Commercial mushroom processors currently lose approximately 30 percent of the mushroom weight due to shrinkage during processing (blanching and canning) , resulting in substantial economic losses . Microscopy was used to assess the extent and type of chemical and structural changes induced by processing mushrooms and causing shrinkage. Scanning electron microscopy revealed that the processing operations including vacuum hydration , blanching , and thermal treatment do not damage the integrity of the tissue. Light microscopy revealed that the morphology of the tissue, shape and spacing of cells, appear similar for raw and processed mushroom tissue . However, the intra ce ll ular material remained indistinct for both tissue types, and the processed tissue appeared distorted. Transmission electron microscopy revealed that commercial mushroom processing caused intracellular damage to the tissue. The heat treatment caused the coagulation of cytoplasmic material and the disruption of intracellular membranes, resulting in the loss of water holding capacity of the tissue. Therefore, shrinkage of processed mushrooms results from "denaturation" of the organelles and the associated loss of water holding capacity by those organelles.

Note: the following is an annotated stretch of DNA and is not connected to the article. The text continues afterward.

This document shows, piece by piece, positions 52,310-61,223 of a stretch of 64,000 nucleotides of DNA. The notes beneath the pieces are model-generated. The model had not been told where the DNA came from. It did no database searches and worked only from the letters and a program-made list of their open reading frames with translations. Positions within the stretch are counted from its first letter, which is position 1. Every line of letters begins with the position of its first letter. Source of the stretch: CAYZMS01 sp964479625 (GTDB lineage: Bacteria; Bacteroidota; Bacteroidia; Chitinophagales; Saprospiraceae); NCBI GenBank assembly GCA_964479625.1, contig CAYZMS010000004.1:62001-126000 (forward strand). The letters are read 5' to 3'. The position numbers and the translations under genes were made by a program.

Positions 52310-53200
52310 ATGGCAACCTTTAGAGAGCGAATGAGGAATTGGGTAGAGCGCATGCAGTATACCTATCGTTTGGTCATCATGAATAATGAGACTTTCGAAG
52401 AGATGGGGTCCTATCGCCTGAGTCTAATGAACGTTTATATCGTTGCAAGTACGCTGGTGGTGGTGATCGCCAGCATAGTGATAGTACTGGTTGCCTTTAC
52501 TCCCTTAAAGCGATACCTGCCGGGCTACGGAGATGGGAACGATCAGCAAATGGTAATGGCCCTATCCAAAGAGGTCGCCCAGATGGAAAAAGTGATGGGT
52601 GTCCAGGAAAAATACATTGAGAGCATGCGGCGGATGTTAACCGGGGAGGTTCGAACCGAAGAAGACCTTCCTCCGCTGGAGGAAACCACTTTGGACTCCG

Jasinki, E. M.; Stemberger, B.; Walsh, R.; and Kilara, A.
"Ultrastructural Studies of Raw and Processed Tissue of the Major Cultivated Mushroom, Agaricus bisporus,"
Food Structure: Vol. 3
, Article 12.
Available at: http://digitalcommons.usu.edu/foodmicrostructure/vol3/iss2/12